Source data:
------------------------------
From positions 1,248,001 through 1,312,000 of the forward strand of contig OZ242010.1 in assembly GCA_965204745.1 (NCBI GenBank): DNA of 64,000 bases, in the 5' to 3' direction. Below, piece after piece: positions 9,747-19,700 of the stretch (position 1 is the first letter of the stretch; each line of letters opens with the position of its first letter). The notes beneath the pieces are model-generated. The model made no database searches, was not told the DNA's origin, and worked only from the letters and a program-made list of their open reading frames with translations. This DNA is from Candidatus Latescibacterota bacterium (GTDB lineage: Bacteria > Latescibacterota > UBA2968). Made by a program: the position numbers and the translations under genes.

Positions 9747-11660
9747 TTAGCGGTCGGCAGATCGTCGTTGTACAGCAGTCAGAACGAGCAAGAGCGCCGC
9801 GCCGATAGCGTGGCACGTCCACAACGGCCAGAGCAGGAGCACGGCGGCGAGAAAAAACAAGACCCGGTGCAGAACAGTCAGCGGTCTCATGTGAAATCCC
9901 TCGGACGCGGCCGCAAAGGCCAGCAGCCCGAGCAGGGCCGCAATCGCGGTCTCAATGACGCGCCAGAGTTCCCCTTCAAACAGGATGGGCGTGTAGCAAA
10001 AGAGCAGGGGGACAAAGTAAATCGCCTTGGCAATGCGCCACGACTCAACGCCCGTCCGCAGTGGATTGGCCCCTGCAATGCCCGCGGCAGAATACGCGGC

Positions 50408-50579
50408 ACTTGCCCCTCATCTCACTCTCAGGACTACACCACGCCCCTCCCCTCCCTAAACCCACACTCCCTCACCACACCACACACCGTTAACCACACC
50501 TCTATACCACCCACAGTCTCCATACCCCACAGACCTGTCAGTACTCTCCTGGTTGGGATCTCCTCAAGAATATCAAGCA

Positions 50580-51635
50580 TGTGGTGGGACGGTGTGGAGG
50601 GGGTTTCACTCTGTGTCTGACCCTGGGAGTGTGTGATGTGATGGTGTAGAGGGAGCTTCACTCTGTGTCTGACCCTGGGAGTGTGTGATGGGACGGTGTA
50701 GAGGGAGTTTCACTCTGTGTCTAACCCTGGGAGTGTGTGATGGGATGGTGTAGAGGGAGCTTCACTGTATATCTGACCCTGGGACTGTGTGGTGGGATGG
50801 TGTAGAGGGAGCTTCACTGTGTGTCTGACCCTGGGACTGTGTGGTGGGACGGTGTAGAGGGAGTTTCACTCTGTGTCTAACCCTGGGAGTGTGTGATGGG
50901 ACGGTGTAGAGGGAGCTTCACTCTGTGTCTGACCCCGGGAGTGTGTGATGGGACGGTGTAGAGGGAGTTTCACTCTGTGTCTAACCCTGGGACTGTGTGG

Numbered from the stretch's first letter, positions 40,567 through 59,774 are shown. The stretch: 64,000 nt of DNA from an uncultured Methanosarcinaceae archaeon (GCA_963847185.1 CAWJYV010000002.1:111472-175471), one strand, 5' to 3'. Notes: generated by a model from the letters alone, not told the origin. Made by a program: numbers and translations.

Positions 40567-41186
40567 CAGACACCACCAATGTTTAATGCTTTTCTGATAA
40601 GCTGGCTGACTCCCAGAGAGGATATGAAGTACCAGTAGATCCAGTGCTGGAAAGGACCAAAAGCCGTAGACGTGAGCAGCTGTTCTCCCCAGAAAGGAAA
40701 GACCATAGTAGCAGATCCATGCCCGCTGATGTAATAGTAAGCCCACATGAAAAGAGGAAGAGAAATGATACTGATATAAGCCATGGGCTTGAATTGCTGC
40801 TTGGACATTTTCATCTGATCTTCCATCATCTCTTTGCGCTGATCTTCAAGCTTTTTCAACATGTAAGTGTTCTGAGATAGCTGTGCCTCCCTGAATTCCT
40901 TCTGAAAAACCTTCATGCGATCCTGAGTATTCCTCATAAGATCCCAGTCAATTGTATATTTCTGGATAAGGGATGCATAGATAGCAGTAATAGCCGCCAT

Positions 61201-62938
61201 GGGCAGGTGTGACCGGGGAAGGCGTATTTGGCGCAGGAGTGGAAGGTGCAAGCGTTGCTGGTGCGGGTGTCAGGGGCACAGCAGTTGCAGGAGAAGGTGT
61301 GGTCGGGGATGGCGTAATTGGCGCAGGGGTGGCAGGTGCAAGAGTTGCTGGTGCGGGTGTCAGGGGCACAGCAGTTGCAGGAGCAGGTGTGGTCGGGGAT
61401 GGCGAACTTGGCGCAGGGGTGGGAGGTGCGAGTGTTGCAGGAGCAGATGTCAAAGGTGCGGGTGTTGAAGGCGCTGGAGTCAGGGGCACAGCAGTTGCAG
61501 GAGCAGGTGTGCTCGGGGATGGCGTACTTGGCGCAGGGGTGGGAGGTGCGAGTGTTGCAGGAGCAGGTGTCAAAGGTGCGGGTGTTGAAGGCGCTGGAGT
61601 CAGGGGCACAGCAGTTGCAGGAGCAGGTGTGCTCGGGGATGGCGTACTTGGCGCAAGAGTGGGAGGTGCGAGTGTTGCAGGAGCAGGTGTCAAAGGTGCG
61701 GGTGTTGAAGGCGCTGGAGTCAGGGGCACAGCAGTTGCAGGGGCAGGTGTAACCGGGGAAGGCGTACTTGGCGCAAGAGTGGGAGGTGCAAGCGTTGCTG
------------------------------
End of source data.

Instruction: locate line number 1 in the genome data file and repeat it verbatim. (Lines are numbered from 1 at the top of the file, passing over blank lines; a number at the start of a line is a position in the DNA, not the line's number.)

From positions 1,248,001 through 1,312,000 of the forward strand of contig OZ242010.1 in assembly GCA_965204745.1 (NCBI GenBank): DNA of 64,000 bases, in the 5' to 3' direction. Below, piece after piece: positions 9,747-19,700 of the stretch (position 1 is the first letter of the stretch; each line of letters opens with the position of its first letter). The notes beneath the pieces are model-generated. The model made no database searches, was not told the DNA's origin, and worked only from the letters and a program-made list of their open reading frames with translations. This DNA is from Candidatus Latescibacterota bacterium (GTDB lineage: Bacteria > Latescibacterota > UBA2968). Made by a program: the position numbers and the translations under genes.